Friday, September 28, 2007

Mass MoCA turns to Jenny Holzer's "Projections"

Some of Holzer's earlier work.

By the time it opens on November 17 Jenny Holzer's Gallery 5 Installation Projections will have replaced bad boy Buchel as Topic #1 among Mass MoCA watchers.

For thirty years, Jenny Holzer has used public places and great institutions as the venues for her work, including the Venice Biennale, the Reichstag, and the Guggenheim Museums in New York and Bilbao. Her medium is virtually anything. Her words have been previously cast in bronze, carved in stone, projected on a building and drawn on a T-shirt. It seems that wherever there is a surface, Jenny has words to provoke, prod and fill it. And though the casual observer may see the words as a graphic that fills a void, those who who think about it will enjoy the clever insights they reveal about the human condition.

Projections will use MASS MOCA’s massive Building 5 as a stage for her first interior light projections in the United States. She will also exhibit a new series of paintings shown, in part, at the 2007 Venice Biennale. She has an impressive collection of artistis credentials, but it is her work, and its pollitical, sociological and conceptual content that matters.

In a serendipitous coincidence, this artist who was born in Ohio and trained at RISD, MFA and the Whitney, operated out of New York and travelled the world, finally settling into Hoosick Falls where she continues her pioneering work.

More background is at Wiki Profile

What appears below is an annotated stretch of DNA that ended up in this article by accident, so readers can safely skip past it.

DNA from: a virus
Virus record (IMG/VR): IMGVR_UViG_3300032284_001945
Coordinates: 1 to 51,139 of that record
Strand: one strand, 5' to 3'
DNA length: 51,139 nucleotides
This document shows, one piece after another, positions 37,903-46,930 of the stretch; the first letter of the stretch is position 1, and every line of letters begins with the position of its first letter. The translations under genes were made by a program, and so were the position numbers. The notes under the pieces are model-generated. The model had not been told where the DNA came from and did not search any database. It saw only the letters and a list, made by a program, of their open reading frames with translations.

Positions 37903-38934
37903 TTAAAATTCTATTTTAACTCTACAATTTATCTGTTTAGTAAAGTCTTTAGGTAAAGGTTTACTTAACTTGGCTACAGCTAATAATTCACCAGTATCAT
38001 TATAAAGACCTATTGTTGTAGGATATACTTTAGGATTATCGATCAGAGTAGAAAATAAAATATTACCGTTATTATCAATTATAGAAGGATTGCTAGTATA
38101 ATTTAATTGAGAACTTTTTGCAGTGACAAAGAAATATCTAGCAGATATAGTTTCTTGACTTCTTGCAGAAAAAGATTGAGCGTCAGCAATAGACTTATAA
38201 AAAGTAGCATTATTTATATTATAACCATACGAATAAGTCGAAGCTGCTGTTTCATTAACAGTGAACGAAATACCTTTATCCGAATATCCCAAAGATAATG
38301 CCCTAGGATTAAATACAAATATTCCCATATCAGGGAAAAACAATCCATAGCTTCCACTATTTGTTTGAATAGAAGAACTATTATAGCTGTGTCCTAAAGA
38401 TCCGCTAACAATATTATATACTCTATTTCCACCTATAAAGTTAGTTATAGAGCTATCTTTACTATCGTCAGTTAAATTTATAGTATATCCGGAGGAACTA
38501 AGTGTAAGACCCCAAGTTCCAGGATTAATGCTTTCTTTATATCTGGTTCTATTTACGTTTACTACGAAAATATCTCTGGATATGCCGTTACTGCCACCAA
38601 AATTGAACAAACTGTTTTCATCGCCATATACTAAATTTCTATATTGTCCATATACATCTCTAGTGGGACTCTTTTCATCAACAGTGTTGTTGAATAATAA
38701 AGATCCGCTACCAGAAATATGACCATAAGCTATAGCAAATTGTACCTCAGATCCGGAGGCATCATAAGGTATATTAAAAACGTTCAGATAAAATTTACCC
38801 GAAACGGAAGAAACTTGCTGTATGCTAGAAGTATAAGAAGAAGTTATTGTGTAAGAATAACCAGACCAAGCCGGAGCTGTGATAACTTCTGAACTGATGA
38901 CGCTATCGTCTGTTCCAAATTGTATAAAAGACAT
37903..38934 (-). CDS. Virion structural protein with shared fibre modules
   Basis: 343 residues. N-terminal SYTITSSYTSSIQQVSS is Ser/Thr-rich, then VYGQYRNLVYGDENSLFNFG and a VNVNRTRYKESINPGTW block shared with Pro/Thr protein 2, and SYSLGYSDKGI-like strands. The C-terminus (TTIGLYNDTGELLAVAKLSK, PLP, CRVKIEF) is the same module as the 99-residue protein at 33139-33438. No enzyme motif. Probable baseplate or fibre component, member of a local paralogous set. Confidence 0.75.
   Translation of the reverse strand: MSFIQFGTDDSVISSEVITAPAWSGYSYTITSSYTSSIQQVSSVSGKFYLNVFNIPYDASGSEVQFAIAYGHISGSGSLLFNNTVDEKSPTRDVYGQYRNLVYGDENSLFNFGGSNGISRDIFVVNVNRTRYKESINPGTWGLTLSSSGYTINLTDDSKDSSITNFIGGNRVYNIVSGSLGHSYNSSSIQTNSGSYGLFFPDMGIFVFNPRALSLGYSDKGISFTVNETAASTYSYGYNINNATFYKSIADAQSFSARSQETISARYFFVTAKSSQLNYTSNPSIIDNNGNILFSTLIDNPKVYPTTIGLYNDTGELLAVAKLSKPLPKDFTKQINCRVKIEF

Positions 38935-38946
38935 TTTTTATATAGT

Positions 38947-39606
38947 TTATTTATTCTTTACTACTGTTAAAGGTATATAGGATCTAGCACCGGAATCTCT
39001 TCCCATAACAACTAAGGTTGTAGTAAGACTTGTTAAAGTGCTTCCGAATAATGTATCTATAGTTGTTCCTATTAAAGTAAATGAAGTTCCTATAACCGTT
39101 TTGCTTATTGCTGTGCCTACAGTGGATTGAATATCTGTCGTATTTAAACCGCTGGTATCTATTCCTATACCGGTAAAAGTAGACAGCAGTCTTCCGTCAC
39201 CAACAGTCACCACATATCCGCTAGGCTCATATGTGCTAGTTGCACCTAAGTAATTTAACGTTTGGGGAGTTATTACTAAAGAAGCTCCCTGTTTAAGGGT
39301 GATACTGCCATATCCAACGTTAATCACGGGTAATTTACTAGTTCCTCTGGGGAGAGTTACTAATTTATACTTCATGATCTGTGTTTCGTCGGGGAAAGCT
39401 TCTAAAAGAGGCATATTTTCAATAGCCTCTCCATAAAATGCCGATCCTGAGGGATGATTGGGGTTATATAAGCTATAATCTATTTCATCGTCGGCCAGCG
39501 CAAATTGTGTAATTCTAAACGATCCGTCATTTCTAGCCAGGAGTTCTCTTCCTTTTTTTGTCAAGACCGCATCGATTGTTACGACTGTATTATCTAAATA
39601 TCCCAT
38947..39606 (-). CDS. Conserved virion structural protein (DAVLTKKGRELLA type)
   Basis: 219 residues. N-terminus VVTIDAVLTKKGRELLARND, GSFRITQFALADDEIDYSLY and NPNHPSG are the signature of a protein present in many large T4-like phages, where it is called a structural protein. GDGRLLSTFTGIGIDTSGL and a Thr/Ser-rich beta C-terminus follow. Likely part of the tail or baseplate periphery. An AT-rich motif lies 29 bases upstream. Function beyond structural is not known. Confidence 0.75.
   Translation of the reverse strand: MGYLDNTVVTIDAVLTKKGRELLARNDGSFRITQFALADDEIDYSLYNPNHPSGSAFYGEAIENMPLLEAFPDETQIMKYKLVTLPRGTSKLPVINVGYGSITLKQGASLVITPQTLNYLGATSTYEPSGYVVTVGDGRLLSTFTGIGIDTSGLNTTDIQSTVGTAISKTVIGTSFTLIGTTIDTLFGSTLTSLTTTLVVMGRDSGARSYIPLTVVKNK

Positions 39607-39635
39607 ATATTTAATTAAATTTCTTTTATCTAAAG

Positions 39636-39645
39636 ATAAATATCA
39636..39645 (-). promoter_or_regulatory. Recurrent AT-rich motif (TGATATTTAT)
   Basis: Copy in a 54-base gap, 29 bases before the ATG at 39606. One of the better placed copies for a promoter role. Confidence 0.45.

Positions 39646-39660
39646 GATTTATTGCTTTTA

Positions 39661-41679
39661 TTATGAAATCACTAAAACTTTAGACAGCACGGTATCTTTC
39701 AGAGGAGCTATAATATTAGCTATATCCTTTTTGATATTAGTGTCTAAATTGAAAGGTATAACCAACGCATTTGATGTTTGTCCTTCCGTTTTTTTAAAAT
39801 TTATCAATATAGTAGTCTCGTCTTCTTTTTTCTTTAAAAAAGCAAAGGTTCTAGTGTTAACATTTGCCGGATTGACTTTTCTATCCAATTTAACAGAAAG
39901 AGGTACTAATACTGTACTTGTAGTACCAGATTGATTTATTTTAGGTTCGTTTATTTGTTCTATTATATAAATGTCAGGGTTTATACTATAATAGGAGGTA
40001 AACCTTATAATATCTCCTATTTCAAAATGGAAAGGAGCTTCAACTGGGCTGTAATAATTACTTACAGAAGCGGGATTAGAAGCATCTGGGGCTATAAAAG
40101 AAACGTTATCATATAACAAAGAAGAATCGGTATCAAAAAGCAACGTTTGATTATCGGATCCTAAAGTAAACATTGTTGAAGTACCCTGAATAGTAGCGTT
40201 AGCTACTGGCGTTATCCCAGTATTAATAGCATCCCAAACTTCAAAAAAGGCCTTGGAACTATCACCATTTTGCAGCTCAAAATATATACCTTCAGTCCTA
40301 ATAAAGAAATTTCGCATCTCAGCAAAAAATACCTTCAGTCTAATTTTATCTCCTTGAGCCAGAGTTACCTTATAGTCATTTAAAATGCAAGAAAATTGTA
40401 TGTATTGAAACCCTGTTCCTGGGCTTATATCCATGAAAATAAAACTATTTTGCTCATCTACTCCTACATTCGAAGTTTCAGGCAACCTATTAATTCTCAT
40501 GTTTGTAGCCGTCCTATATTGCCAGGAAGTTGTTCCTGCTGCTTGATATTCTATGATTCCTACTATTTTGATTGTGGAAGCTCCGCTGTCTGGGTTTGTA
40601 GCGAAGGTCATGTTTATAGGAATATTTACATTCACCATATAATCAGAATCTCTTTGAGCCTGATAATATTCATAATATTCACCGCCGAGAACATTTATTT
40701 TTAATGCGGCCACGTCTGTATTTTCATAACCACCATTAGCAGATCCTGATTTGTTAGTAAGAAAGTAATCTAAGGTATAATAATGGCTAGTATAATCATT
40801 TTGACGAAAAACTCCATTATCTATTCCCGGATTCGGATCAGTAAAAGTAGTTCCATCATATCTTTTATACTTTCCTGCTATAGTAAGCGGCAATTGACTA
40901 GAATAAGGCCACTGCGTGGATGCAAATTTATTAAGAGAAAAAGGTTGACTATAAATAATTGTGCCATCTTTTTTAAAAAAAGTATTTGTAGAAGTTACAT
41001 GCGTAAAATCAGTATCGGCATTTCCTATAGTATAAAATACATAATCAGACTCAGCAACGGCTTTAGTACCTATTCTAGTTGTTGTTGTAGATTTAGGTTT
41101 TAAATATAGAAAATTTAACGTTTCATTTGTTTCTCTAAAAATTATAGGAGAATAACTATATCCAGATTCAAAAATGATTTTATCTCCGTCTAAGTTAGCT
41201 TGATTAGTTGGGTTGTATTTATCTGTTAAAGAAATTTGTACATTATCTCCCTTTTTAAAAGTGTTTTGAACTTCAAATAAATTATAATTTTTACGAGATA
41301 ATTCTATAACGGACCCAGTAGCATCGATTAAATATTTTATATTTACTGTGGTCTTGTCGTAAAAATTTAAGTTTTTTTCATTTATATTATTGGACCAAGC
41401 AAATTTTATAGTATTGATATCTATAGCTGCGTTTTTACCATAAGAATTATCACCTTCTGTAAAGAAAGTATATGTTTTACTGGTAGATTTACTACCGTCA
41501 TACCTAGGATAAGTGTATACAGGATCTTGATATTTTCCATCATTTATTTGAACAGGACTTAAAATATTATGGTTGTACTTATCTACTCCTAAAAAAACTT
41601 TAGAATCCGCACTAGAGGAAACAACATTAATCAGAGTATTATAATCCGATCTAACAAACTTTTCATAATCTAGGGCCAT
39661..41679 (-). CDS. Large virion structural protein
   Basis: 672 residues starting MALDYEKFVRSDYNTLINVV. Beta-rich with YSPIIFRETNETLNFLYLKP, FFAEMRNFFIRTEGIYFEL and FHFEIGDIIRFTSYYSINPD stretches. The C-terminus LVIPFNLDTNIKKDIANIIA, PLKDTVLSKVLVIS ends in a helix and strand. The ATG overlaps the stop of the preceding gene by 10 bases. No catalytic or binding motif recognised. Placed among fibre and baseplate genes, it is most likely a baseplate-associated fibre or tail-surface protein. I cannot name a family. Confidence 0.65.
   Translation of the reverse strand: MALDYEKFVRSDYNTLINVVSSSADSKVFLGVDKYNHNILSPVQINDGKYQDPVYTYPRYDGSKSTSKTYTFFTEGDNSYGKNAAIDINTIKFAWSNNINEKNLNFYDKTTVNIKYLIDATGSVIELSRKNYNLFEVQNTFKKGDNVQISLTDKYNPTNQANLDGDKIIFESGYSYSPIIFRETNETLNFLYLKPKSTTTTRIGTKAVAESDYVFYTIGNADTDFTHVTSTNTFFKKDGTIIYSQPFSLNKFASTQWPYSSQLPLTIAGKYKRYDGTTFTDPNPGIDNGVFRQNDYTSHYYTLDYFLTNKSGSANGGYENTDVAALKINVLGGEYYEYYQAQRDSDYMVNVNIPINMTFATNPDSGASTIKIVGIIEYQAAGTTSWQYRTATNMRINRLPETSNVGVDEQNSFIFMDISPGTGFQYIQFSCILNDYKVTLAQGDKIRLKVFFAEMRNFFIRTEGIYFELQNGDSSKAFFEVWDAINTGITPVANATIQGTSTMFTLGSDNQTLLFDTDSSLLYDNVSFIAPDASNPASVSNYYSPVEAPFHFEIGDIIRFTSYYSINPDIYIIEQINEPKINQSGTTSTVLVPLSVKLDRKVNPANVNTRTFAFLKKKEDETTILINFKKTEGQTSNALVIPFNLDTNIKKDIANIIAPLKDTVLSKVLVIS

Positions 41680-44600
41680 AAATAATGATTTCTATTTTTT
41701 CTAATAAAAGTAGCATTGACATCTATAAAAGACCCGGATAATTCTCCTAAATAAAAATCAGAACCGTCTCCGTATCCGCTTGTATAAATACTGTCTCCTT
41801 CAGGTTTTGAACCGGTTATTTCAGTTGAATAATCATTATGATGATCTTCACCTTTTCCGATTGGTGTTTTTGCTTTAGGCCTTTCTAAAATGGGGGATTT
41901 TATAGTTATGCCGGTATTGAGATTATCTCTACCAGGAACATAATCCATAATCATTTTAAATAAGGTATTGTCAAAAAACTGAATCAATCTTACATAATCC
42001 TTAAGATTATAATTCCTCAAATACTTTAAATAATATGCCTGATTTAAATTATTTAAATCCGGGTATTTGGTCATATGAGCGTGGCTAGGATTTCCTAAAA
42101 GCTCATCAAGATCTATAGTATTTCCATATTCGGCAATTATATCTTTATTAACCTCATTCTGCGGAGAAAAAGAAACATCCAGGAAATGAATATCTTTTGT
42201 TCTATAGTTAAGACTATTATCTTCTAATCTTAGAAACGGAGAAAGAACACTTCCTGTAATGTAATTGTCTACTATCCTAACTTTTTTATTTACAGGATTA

1 comment:

Larry Murray said...

This just in...

On October 3, episode 2, “Protest,” will be previewed. This episode examines the ways in which four artists use their work to picture war, express outrage, and empathize with the suffering of others. MASS MoCA curator Susan Cross, Williams College assistant professor Ondine Chavoya, and David Breslin, studio assistant to featured artist Jenny Holzer, will join Clark assistant curator of education Danielle Steinmann in engaging the audience in a discussion about the episode. Cross recently organized Spencer Finch: What Time Is It on the Sun? in addition to installations by Erik van Lieshout and Fransje Killaars. Chavoya focuses his research on Latina/o visual culture, the art of California, film theory and independent media, queer theory, and the history of music video. Breslin has been working as a studio assistant to Holzer since 2004 and has been involved in several large installations. He is a PhD candidate in art history at Harvard and is a 2004 graduate of the Williams/Clark Graduate Program in Art History.

Artists profiled in the episode are Jenny Holzer, who maintains a studio in nearby Hoosick Falls, NY, Nancy Spero, An-My Lê, and Alfred Jaar. Holzer is well known for her subversive use of text and poetry, and her focus on cruelty, devastation, consumerist impulses, death, and disease. Whether in an installation of declassified war documents or a large-scale projection of text from provocative essays, she presents words in ways that are overwhelming and exacting, and illustrate the power of language to harm or heal, expose or conceal. Spero, a pioneer of feminist art, creates works that make an unapologetic statement against, and generates discussion about, the abuse of power, privilege, and male dominance. Landscape photographer Lê draws on her childhood experiences as a refugee of the Vietnam War to examine the impact, representation, and meaning of war, as well as the relationship between military activity and the surrounding terrain and our present-day involvement in the Middle East. Jaar’s installations, films, and community-based projects communicate a specific experience to his audience, capturing beauty, but also confronting horror. He identifies the gap between reality and its representation, and his work explores the limits of art to accurately represent tragic world events, from genocide to poverty and famine.